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Fragmented Yews in Churchyards

Fragmented Yew in Churchyards The Process of Fragmentation Fragmentation Creating 2 Trees
Interpretation of Irregular Fragments Yews on Mounds Conclusion

Definition

“Fragmented Yew” has become the term commonly used to describe a yew of which only a fragment (or several fragments) of the original tree remains. In the past, these trees have understandably been described as shattered, broken, split, damaged, ruined, wrecked or decayed. While such words provide an accurate description, they can too readily be interpreted as implying something no longer of worth. The reality is that fragmented yews are some of our oldest trees, often in the greatest need of protection because of their unusual and sometimes unsound appearance. The Tree Council is to be congratulated for including no fewer than 3 fragmented yews in their list of '50 Great British Trees' chosen in celebration of the Queen's jubilee year.

3 of the 50 Great British Trees

These are found at Fortingall, Llangernyw and Ashbrittle and are all male trees.

The yew at Fortingall in Scotland is considered by many to be the oldest tree in Britain, and possibly Europe too. An engraving of 1744 from Pennant’s Tour in Scotland shows this giant yew, with a girth above 55', already broken into two fragments. The 1822 engraving in J.G.Strutt’s Sylva Britannica reveals the effects of time, weather and souvenir hunters. A wall and railings around the yew now allow the fragments to grow almost unimpeded, though in 2001 one of them was observed to be growing so vigorously it was beginning to push part of the protecting wall outwards.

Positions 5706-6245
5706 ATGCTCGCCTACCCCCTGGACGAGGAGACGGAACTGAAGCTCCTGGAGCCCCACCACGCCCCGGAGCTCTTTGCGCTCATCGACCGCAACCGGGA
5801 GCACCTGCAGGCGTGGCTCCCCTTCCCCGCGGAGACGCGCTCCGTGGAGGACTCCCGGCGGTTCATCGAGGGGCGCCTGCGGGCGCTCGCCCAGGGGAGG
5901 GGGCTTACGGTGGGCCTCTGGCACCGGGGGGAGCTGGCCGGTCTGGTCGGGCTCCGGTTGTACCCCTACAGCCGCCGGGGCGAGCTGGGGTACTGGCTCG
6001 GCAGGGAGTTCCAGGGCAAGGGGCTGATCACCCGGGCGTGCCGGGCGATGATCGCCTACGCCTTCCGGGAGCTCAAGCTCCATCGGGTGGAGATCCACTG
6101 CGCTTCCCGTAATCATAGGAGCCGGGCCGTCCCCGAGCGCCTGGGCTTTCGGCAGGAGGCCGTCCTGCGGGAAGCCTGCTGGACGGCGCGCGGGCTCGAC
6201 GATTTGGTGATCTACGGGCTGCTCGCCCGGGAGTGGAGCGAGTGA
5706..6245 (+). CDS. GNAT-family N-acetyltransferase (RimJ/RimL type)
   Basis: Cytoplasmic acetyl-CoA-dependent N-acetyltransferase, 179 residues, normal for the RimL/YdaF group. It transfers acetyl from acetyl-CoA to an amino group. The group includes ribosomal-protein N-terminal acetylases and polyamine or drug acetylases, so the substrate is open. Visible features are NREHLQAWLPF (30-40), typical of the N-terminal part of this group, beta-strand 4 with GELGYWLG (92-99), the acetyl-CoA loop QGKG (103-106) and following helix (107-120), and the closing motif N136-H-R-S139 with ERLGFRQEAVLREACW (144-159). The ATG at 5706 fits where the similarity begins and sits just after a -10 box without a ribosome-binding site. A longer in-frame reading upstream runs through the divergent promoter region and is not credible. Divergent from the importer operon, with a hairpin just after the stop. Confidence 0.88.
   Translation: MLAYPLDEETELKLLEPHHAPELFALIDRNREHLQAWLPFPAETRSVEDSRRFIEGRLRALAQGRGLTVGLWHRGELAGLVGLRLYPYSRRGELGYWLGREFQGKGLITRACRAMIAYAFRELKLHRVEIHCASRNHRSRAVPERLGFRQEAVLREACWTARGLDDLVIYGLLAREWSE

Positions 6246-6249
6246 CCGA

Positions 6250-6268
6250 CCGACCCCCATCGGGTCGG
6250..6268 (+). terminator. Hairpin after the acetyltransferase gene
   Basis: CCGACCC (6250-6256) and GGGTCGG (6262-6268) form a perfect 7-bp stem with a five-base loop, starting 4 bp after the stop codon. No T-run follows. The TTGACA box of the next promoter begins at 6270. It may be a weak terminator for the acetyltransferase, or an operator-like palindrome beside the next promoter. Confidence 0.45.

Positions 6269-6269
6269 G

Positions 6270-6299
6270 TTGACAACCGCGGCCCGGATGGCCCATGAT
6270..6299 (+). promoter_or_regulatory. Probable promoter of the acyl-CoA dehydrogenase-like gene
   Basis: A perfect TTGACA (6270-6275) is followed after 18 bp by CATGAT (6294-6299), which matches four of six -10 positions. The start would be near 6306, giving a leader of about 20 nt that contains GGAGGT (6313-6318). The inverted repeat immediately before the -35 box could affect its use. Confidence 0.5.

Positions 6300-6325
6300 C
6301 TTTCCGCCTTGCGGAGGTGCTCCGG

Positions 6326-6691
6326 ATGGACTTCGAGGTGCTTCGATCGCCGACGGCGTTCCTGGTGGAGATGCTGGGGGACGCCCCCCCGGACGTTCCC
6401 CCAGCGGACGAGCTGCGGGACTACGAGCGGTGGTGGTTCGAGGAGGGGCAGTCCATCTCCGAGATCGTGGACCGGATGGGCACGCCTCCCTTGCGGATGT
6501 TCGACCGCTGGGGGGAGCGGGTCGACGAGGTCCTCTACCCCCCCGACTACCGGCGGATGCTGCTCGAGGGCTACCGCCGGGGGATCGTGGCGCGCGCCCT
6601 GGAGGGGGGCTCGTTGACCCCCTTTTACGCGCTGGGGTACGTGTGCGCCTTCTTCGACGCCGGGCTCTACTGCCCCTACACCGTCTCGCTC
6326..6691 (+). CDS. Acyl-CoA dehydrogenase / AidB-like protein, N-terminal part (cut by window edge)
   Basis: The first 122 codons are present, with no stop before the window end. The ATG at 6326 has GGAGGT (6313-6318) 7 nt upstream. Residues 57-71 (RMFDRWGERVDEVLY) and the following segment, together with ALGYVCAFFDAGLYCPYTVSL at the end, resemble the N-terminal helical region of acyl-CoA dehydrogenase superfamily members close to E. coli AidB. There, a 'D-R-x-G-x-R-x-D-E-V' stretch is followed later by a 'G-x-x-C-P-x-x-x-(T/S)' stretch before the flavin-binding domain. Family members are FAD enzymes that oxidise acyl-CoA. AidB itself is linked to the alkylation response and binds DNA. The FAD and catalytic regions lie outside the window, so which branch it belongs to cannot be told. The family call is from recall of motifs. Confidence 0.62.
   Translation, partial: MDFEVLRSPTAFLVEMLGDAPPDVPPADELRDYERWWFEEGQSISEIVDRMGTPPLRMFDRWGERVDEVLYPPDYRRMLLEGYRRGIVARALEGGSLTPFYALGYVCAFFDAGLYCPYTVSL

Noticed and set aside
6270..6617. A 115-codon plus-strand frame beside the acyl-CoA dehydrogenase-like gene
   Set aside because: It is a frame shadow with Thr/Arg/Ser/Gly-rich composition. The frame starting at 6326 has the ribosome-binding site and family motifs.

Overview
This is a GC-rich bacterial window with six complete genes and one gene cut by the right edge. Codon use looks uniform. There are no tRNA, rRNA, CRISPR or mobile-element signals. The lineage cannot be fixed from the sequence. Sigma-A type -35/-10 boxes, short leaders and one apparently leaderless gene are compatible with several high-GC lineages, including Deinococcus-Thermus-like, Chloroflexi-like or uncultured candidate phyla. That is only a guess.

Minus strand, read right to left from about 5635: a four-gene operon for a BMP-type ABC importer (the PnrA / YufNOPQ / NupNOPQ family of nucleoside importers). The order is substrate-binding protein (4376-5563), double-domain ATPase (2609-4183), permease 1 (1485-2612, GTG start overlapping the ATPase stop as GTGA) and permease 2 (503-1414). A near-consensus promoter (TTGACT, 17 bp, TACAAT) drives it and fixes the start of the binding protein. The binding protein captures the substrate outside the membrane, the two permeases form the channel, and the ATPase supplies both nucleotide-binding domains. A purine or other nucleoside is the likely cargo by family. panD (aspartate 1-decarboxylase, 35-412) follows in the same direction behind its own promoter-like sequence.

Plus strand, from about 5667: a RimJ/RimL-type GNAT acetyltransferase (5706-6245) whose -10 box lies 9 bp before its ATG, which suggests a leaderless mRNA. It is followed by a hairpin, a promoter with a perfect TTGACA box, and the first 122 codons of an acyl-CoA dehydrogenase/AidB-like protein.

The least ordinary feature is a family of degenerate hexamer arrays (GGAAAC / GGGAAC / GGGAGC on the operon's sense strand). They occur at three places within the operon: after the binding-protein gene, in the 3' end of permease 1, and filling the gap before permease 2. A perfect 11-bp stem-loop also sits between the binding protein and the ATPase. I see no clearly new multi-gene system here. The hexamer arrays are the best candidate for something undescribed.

The Fortingall Yew 1744
The Fortingall Yew 1744
The Fortingall Yew 1822
The Fortingall Yew 1822
The Fortingall Yew 2001 © Tim Hills
The Fortingall Yew 2001 © Tim Hills

One of the oldest yews in Wales is found at Llangernyw in Conwy. Until recently an oil tank stood in the space between the fragments, on the spot where the original tree once grew. Realisation that this was one of Wales’s oldest trees encouraged the authorities to site the tank elsewhere. It is unfortunate that much of the dead wood, a source of evidence especially useful to researcher and dendrochronologist, has been removed.

The Llangernyw Yew © Tim Hills
The Llangernyw Yew © Tim Hills

Ashbrittle in Devon is undoubtedly a site of great antiquity, and its yew grows on a tumulus SE of the church. The tree consists of a central stem surrounded by 6 others, the largest girthing 16’, evidence that this tree probably fragmented many centuries ago. The circumference of the entire tree is above 40’, a measure of the powerful presence of this awesome yew. 

The Ashbrittle Yew © Tim Hills
The Ashbrittle Yew © Tim Hills

Fragmented Yew in Churchyards The Process of Fragmentation Fragmentation Creating 2 Trees
Interpretation of Irregular Fragments Yews on Mounds Conclusion